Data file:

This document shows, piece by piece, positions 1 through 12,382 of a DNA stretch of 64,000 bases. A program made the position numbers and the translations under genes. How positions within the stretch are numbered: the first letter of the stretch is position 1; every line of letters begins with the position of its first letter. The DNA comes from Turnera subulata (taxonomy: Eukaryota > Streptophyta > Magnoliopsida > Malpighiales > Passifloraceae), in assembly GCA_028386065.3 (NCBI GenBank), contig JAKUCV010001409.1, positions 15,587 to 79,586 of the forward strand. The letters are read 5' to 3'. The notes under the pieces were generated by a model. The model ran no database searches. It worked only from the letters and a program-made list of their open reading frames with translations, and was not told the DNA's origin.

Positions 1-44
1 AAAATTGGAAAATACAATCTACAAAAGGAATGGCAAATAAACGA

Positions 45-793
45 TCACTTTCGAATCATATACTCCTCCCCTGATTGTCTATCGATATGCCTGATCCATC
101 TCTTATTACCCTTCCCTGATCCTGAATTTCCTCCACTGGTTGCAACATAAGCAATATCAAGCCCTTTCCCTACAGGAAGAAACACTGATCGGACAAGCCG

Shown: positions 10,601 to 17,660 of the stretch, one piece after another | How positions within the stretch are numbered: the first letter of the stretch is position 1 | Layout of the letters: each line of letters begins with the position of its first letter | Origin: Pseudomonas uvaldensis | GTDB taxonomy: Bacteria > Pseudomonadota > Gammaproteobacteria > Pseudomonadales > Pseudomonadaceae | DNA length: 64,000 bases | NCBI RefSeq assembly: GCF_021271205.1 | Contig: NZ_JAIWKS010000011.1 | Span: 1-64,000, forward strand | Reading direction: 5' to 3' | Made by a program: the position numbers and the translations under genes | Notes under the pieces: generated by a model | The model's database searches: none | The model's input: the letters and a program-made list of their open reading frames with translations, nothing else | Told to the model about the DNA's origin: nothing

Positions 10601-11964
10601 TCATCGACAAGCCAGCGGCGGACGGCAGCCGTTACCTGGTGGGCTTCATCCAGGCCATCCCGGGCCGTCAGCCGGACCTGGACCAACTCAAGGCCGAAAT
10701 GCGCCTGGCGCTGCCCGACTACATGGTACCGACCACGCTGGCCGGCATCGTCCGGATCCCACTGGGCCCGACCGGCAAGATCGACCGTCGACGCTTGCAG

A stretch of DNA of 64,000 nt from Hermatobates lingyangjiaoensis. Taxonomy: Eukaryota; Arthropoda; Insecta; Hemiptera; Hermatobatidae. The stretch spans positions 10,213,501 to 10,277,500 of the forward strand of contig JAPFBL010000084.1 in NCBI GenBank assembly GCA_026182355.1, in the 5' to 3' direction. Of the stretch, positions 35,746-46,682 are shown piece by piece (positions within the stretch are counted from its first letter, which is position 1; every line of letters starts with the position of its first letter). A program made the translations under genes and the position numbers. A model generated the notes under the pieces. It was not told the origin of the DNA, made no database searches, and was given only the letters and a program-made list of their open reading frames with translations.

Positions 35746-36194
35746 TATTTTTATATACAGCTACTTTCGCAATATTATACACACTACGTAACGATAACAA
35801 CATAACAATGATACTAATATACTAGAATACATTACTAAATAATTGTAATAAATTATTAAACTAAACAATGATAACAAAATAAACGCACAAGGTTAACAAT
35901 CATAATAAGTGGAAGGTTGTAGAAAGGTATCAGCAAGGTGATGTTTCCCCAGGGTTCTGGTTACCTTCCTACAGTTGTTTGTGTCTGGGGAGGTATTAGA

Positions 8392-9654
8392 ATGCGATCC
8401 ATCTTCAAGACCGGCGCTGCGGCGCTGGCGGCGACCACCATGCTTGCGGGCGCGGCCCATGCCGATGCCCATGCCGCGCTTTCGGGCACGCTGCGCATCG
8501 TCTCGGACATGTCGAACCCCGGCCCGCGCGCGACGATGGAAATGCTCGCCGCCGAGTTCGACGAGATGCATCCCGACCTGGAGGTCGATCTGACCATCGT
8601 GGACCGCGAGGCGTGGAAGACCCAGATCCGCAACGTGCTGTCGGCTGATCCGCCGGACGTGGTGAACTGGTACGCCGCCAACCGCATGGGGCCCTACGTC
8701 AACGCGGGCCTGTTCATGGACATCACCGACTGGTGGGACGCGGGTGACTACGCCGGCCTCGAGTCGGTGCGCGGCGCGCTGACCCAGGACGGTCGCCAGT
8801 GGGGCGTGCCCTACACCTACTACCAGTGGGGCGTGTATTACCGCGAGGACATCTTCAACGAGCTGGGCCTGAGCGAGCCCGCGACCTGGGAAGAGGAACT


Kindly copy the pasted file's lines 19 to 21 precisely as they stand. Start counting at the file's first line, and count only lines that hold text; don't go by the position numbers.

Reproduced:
8501 TCTCGGACATGTCGAACCCCGGCCCGCGCGCGACGATGGAAATGCTCGCCGCCGAGTTCGACGAGATGCATCCCGACCTGGAGGTCGATCTGACCATCGT
8601 GGACCGCGAGGCGTGGAAGACCCAGATCCGCAACGTGCTGTCGGCTGATCCGCCGGACGTGGTGAACTGGTACGCCGCCAACCGCATGGGGCCCTACGTC
8701 AACGCGGGCCTGTTCATGGACATCACCGACTGGTGGGACGCGGGTGACTACGCCGGCCTCGAGTCGGTGCGCGGCGCGCTGACCCAGGACGGTCGCCAGT